Therefore, we try to look at these projects in a very holistic way with a life-cycle CO2 balance that varies from region to region.
We normally estimate 60 years to create this CO2 balance to include all the parameters that contribute to the construction activity, such as transport on site, and we even go so far as to include employee meals, so that it can truly be said that it is a building that absorbs more CO2 than it uses during its lifetime.
F.V.: Architectures have always been designed to respond to physical programmes and models. Nowadays, however, more and more intangible measures are emerging: the key word is “metaverse”. What role does the architect play in a society that is increasingly digitising its actions and ideals?
P.L.: We do not think that the role of the architect is diminishing, mainly for two reasons.
First of all, someone has to design these digital worlds: it is something that, personally, I find a bit tedious, but it is a role.
However, the most important thing to keep in mind is that, through interaction with physical space, the pressure of using virtual spaces makes the quality of physical spaces even more relevant.
Of this we are absolutely sure.
If I stay in my quiet little room sitting for hours in front of my computer interacting with virtual media, I will appreciate high quality physical spaces much more than everyday life where I only move around in physical spaces.
We are observing that in the fields of retail, gastronomy and hospitality, but also in office workplaces, the sensitivity for tactile and aesthetic quality is rising, not falling.
Therefore, I am not worried that us architects will find ourselves out of work because the digital world will play an increasingly significant role in our field.
F.V.: Despite the high dynamics of data and digital structures, the space requirements of the web are still great: we are talking, for instance, about servers and IT infrastructure. Is this a technical challenge or is there also room for architecture?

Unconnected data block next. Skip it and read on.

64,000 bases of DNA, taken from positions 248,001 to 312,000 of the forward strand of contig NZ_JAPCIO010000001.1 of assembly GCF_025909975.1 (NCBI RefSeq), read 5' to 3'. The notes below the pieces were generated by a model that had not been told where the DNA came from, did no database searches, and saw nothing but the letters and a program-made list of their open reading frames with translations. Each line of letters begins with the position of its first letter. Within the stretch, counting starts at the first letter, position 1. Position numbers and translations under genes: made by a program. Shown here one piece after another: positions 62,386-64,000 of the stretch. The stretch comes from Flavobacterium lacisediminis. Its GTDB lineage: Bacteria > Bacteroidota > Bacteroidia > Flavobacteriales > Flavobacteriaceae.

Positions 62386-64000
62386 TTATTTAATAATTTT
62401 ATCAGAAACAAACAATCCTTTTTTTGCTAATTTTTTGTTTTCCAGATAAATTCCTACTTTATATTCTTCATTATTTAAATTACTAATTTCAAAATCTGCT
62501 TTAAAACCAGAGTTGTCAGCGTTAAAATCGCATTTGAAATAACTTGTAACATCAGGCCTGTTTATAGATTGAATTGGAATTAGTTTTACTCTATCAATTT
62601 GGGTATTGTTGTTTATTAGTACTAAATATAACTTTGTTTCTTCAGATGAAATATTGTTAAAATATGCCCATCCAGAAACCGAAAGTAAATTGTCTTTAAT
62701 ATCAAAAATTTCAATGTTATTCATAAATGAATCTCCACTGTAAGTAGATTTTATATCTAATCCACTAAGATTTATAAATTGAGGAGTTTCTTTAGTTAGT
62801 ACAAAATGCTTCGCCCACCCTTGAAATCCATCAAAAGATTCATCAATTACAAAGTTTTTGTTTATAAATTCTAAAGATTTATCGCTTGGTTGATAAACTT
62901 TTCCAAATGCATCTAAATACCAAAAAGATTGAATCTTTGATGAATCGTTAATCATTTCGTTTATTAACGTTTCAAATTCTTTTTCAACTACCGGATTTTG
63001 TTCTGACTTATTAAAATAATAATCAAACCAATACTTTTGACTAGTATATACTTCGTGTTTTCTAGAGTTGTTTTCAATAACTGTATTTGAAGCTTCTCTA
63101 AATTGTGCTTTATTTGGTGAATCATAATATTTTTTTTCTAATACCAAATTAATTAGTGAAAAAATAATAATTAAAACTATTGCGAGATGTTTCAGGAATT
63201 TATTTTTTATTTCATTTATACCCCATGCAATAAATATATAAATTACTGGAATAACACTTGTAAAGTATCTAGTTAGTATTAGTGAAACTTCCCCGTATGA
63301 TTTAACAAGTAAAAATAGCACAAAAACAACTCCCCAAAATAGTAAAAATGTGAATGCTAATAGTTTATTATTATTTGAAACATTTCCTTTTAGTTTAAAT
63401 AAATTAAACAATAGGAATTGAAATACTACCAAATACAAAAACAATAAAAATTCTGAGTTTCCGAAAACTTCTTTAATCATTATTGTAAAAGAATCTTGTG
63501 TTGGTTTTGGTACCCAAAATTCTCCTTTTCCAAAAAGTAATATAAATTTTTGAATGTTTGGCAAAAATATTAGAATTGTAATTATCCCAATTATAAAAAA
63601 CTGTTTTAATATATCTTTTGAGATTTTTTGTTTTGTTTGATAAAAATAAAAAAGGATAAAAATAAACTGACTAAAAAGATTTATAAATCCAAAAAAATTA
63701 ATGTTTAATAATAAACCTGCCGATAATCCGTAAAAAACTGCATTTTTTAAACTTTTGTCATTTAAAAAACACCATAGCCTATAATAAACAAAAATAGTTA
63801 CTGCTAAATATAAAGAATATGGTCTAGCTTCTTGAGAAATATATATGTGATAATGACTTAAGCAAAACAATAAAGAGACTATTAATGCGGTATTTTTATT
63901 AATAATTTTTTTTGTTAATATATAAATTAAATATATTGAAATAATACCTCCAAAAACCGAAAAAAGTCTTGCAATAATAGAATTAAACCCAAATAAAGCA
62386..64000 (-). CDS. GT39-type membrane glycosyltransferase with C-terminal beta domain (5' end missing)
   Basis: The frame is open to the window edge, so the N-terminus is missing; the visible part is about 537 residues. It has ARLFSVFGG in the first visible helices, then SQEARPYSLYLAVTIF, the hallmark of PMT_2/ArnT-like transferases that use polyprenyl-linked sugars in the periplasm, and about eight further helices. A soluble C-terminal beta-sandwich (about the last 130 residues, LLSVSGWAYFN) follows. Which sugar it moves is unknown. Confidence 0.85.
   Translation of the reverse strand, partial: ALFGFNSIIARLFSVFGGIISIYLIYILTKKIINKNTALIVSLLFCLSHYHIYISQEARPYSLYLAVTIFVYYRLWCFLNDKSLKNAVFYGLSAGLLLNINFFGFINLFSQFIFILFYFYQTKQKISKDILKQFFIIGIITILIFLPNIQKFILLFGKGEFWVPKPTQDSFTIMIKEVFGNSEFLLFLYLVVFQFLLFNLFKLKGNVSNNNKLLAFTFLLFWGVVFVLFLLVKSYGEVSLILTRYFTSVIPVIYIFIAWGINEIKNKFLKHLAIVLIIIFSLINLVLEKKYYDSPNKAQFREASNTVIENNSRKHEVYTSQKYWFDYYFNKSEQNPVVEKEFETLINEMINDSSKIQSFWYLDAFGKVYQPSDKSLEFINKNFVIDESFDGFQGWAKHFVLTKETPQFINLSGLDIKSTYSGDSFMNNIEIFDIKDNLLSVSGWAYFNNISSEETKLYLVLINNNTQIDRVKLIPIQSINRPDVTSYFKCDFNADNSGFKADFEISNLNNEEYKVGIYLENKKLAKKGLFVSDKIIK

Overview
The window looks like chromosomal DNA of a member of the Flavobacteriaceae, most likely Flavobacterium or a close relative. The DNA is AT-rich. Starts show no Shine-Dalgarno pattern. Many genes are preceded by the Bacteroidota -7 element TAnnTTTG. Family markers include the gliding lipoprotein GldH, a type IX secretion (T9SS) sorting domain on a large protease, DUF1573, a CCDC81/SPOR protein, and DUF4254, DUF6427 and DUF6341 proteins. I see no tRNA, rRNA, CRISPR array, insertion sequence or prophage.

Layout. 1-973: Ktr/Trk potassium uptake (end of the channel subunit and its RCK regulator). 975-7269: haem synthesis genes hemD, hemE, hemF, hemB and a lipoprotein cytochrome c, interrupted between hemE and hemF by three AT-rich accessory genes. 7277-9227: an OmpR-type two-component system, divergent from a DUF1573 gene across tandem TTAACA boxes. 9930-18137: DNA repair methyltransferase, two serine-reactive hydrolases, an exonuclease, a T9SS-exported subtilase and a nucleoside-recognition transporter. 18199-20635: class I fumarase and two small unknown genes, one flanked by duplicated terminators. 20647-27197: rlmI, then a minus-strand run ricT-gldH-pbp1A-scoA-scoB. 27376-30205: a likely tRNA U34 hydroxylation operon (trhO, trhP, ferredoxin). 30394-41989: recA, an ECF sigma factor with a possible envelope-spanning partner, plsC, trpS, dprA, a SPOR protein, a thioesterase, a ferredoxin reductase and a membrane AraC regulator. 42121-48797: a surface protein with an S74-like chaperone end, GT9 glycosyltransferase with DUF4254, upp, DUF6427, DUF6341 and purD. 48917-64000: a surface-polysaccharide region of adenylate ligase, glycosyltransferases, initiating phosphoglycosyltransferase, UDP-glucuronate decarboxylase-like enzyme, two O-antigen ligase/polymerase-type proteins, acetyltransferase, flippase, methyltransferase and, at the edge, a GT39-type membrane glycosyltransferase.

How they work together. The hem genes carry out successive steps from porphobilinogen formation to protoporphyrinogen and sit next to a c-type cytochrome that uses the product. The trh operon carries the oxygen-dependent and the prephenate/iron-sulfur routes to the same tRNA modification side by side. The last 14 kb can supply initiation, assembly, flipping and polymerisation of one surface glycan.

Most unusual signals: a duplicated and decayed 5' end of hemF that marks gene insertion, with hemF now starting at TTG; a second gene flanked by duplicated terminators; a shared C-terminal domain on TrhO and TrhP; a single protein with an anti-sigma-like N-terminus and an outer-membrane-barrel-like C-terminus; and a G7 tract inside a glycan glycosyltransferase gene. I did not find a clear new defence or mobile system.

P.L.: Well, there are various aspects.
Certainly, the space for digital systems has to be increased, but where we also see the potential.
For example, in Norway, there is a Spark pilot project, in which we have tried to move server farms and other similar systems that produce a lot of heat to inhabited areas so that this waste heat can be used in a more regional context.
These are the tasks we have to face.
From this point of view, my biggest concern is that, unfortunately, blockchain technology, including NFTs and the like, requires so much computing power that it has become an ecological problem.
I am sure that we cannot get rid of this technology and that it will play a greater role in society, however this problem of computing power will have to be solved, otherwise we will have saddled ourselves with something that will become very complicated to manage.
F.V.: We live in times of profound change. Life, and with it architecture, is facing an unprecedented health crisis. What are the consequences? Do you think these changes are reversible or irreversible?
P.L.: Not all the hopes we had pinned on the pandemic seem to have materialised.
Even now, after a year and a half break, certain patterns of behaviour will resume.
Therefore, the fact that humans are an easily adaptable species will first have to be proven.
However, in our firm, we realised that the focus on sustainability in architecture has increased a lot in the past year and a half and, as a result, we have had many more requests for sustainable projects than two years ago, although it is difficult for us to say how much this relates to the pandemic.
However, I simply think that people have become more sensitive and that this is the time for a deeper and more sustainable change in architecture.